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Between the Lines

14 Oct

I am so happy to be back to blogging. It’s not that I didn’t think about my mom in the last 2 months- my constant connection to her is certainly intact.

While on hiatus and while catching up on some reading, I was inspired and couldn’t wait to write this post. I’m sure we all notice that mothers are often a focal point of books and articles. But, what struck me, is a deep and thoughtful commentary on a mother’s influence and relationships in Swamplandia! by Karen Russell.

I’m willing to bet you haven’t heard of this Pulitzer Prize finalist and neither had I. I did not choose this to read this book on my own– a colleague suggested it for our high school’s first Student/Staff Book Club. I felt lucky to be engaged with the protagonist, soon-to-be motherless daughter, Ava. I was surprised and affected by the mother/daughter thread throughout the novel. While each book club member found parts of the novel engaging, no one expressed the connection that I found. Each time I picked up the book I looked forward to Ava’s reminiscence and her ongoing relationship with her deceased mother.

As soon as her mother, Hilola is diagnosed with cancer, it is apparent that her demise will have a huge impact on the family and their alligator theme park business. While the business does crumble after her death, Ava remains strong, partially powered by her mother’s strength and presence. Often as I read, I wanted to reach out and hug Ava for verbalizing my feelings, exactly.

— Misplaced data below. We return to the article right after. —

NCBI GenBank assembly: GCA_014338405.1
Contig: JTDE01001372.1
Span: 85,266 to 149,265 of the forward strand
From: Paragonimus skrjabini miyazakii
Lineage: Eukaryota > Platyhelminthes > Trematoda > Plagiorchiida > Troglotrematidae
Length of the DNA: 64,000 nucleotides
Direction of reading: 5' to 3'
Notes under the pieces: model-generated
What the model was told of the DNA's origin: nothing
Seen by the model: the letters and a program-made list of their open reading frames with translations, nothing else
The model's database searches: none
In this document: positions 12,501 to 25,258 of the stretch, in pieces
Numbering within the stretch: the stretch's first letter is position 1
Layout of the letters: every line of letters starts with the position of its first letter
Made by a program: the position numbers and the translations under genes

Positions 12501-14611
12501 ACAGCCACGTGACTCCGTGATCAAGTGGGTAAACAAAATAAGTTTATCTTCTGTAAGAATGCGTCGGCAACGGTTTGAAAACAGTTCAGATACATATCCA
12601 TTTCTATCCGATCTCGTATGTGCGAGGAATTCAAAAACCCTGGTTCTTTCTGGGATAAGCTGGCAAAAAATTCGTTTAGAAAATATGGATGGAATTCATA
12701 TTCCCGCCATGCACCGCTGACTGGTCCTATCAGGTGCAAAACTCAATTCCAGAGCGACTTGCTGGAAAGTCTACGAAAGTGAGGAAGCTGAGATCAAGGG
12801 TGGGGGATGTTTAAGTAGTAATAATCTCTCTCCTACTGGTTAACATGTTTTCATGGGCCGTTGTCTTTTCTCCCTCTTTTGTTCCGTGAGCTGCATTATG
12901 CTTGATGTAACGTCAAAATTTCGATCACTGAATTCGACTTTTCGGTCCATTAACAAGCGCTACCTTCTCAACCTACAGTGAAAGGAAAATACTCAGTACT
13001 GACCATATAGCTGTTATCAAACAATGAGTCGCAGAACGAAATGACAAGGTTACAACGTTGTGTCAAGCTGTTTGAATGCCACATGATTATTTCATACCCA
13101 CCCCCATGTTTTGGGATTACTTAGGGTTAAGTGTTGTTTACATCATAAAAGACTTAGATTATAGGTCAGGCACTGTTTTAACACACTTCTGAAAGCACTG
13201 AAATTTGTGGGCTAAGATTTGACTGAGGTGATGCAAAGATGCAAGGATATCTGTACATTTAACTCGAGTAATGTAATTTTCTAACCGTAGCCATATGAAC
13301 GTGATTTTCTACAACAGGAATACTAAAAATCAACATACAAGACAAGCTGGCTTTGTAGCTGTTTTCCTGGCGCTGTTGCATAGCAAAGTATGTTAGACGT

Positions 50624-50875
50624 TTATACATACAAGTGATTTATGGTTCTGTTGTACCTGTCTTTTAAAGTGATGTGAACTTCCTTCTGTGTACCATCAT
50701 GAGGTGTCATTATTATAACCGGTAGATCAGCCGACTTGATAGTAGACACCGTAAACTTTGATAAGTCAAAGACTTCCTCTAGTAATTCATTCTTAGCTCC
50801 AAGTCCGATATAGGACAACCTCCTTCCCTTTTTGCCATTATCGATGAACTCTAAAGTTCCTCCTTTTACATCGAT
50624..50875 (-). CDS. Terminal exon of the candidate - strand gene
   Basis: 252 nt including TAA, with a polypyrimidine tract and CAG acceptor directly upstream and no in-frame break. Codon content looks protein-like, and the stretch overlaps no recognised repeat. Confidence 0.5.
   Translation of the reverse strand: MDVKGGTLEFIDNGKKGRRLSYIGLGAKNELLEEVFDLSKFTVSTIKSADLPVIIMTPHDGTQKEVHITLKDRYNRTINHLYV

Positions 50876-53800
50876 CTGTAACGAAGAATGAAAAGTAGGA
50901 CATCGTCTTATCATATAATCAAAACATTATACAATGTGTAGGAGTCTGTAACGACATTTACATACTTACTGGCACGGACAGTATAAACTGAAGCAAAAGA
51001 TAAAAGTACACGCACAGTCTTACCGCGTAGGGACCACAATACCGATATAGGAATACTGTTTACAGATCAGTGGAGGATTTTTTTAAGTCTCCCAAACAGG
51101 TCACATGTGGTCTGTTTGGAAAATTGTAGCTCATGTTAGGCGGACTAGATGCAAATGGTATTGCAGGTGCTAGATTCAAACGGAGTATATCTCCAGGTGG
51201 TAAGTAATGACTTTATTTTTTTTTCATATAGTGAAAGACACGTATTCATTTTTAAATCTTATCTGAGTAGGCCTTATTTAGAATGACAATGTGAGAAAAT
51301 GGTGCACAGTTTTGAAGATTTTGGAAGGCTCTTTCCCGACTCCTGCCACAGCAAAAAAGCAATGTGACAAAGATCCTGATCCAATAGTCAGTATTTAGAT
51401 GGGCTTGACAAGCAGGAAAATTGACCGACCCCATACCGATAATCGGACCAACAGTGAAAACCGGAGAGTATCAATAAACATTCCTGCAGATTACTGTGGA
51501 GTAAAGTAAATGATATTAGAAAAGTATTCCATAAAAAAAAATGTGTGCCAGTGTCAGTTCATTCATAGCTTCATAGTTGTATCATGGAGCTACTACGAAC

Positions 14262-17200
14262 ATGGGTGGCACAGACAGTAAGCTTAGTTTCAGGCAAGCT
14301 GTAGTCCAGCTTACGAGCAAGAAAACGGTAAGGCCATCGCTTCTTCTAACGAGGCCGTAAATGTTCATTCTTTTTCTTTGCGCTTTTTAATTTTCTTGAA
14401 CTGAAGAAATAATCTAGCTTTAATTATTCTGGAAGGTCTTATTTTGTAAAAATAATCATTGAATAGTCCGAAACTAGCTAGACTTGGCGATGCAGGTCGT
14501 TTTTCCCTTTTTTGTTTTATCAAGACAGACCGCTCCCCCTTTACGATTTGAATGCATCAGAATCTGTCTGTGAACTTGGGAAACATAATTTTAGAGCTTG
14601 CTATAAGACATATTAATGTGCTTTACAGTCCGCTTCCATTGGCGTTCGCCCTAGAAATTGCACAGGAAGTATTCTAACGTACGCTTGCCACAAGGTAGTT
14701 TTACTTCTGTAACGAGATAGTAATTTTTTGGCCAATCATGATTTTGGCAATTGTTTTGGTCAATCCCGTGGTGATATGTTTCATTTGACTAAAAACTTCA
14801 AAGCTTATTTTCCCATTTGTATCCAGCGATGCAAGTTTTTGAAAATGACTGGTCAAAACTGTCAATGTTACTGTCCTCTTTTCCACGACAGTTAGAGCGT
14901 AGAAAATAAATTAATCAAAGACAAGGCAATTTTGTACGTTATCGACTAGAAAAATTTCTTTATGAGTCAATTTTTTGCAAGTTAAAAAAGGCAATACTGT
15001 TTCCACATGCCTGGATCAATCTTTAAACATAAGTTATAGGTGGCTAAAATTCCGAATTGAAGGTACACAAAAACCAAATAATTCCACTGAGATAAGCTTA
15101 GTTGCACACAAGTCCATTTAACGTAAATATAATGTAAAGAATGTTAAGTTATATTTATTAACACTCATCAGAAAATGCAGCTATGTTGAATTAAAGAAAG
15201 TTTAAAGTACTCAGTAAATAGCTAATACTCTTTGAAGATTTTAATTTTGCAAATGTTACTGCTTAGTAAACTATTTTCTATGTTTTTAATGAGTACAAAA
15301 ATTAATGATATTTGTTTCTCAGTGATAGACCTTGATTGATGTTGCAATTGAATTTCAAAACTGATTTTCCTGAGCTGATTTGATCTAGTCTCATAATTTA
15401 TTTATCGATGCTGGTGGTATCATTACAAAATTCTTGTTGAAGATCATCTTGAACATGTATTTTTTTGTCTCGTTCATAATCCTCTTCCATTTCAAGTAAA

Her view of dealing with her mom’s death should be highlighted in a self-help book for mourners. Why do we sometimes avoid talking about our loved one’s death? When Ava needed to “explain to him about mom’s death which was always hard to do. It felt like killing her again.” Exactly. Talking about the details brings back the harsh reality that no one should have to endure once, let alone again and again.

When I started writing this blog, it was because I felt, like Ava, that my mom “was everywhere and nowhere.” She continues to influence me.

When Ava’s brother, Kiwi, hears tourists remember his mom’s acts, “he wanted to passionately kiss them.” I know that feeling. I LOVE talking with anyone who remembers my mom. We don’t have to talk about her, just the fact that this person knew her enough to say her name.  Attending events like my neighborhood swim club’s reunion party and my own high school reunion, for me, is partially fueled by knowing I will mingle with people who knew my parents. During these gatherings, they probably have no idea how meaningful it is for them to acknowledge my mom or dad. Sometimes, I tell them. Like Kiwi, I feel like “her name in a stranger’s mouth was a resurrection.” Well, I don’t have the experience with strangers, but the feeling is the same.

Ava remembers her mom as “stern and all-seeing” as moms should be. She recalls that her mom “would do this great favor of pretending to be credulous when we faked sick. Mom cooed sincerely over our theatrical moanings and coughs.” My mom didn’t coo, but she did sometimes fall for the “I’m too sick to go to school” drill. Ava reinforces the notion that my mom, like hers, was usually aware of my actual condition.